The World Health Organization has given AstraZeneca’s coronavirus vaccine an emergency clearance that should enable United Nations Organization partners to ship millions of vaccine doses worldwide as part of a United Nations-backed program to contain the pandemic

“We now have all the prerequisites for the rapid distribution of vaccines, but we still have to increase production,” said WHO Director General Tedros Adhanom Ghebreyesus at a press conference

“We continue to urge COVID-19 vaccine developers to submit their dossiers to WHO for review as they submit them to regulators in high-income countries”

In a statement from the WHO, the vaccine manufactured by AstraZeneca-SKBio of South Korea and the Serum Institute of India was approved

Listed days after a WHO panel made preliminary recommendations about the vaccine Adults should receive two doses approximately eight to 12 weeks apart

It can also be used in countries with the South African variant of the coronavirus

The WHO review found that the AstraZeneca vaccine met “must-have” criteria for safety and that its efficacy benefits outweigh the risks

It’s also cheaper and easier to sell than some of its competitors, including that of Pfizer and its German partner BioNTech

The AstraZeneca vaccine, sometimes referred to as the “Oxford Vaccine”, is one of the batches that will be available in Australia

The Australian government has secured 538 million doses, making it a central part of the country’s coronavirus vaccination regimen

The AstraZeneca vaccine is only the second WHO-approved vaccine after the vaccine from Pfizer-BioNTech in December

The announcement should spark the delivery of hundreds of millions of doses to countries that have signed up for the United Nations-backed COVAX effort aimed at delivering vaccines to the world’s most vulnerable people

“Countries that previously did not have access to vaccines can finally start vaccinating their health workers and vulnerable populations,” said Dr Mariangela Simão, WHO Deputy Director General for Access to Medicines and Health Products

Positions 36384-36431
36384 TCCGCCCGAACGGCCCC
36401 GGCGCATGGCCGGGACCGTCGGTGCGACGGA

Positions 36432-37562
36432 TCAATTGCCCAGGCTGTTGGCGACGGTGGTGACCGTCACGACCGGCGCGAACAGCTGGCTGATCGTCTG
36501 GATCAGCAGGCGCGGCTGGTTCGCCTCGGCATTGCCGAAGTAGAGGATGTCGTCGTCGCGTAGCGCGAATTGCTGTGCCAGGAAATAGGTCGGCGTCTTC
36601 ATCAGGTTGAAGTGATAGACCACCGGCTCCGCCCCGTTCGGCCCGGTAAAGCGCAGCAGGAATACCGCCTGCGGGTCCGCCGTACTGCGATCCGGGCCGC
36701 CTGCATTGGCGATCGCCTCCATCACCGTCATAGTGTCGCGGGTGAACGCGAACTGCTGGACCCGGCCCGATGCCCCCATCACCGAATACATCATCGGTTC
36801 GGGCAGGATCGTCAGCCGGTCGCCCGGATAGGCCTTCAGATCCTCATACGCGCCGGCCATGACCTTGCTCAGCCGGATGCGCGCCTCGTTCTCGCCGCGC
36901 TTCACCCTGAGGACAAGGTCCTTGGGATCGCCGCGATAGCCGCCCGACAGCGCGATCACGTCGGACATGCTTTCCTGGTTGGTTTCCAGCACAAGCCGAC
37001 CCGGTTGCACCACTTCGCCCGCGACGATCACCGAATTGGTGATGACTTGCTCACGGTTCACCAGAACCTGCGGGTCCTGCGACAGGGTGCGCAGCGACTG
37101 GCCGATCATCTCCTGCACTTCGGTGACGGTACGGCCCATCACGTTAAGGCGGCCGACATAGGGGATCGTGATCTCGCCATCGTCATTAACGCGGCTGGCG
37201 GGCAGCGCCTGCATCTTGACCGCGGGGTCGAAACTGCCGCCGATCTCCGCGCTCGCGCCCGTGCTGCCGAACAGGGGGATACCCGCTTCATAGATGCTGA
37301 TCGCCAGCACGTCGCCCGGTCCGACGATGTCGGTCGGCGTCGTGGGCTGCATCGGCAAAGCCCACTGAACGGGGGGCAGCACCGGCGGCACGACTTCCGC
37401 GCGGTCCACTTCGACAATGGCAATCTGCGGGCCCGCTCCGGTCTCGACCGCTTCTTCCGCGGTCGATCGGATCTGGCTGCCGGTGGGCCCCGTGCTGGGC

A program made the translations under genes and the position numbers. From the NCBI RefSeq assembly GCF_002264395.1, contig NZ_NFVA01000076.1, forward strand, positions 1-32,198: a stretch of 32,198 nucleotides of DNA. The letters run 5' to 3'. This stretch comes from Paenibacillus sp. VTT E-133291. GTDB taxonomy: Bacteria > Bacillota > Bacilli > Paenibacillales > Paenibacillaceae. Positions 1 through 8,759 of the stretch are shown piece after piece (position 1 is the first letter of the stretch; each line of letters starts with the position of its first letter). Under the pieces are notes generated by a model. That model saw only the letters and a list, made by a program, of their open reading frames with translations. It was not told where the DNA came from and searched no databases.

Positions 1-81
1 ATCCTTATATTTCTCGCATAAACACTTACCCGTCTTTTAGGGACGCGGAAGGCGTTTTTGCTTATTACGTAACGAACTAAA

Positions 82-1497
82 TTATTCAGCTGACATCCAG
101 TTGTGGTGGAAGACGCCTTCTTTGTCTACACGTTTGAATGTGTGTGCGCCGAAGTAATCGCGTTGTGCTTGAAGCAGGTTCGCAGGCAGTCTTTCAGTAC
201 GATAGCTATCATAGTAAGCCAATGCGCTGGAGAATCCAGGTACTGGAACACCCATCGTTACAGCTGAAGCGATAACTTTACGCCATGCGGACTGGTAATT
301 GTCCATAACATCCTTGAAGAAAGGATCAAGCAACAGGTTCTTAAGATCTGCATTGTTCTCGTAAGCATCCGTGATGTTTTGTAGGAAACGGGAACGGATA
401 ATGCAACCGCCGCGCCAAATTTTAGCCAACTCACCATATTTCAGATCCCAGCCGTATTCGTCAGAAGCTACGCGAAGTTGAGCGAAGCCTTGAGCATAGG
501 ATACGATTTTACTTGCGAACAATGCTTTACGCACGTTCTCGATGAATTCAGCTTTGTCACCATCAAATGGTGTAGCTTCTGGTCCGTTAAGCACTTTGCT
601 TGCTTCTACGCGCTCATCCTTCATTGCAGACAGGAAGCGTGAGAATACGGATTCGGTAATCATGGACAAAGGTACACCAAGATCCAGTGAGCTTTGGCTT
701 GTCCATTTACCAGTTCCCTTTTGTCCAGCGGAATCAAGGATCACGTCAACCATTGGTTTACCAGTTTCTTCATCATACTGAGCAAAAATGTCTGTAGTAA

Nearly 109 million people worldwide are reportedly infected with COVID-19 and more than 2, according to data from Johns Hopkins University, 4 million people have died

Infections have been reported in more than 210 countries and territories since the first cases were detected in China in December 2019

AstraZeneca’s doses of vaccine make up the lion’s share of vaccines under the COVAX coronavirus vaccine sharing program More than 330 million cans of the shot are due to be imported into poorer countries from the end of February

WHO has put in place an emergency listing process to help poorer countries with no regulatory resources of their own to quickly approve drugs like COVID-19, which could otherwise lead to delays

The COVAX facility, jointly run by Gavi – an international organization dedicated to boosting immunization in developing countries – the WHO, the Coalition for Epidemic Preparedness Innovation and the UN Children’s Fund, has announced that the doses would cover an average of 33 percent of the people in 145 participating countries

We recognize the Aboriginal people and the Torres Strait Islander as the first Australians and traditional administrators of the countries where we live, learn and work

This service may contain material from Agence France-Presse (AFP), APTN, Reuters, AAP, CNN, and the BBC World Service that is copyrighted and cannot be reproduced

AEST = Australian Eastern Standard Time, 10 hours before GMT (Greenwich Mean Time)

AstraZeneca vaccine

World News – AU – WHO approves AstraZeneca vaccine for emergency

Source: https://www.abc.net.au/news/2021-02-16/who-approves-astrazeneca-covid-vaccine-emergency-use/13158024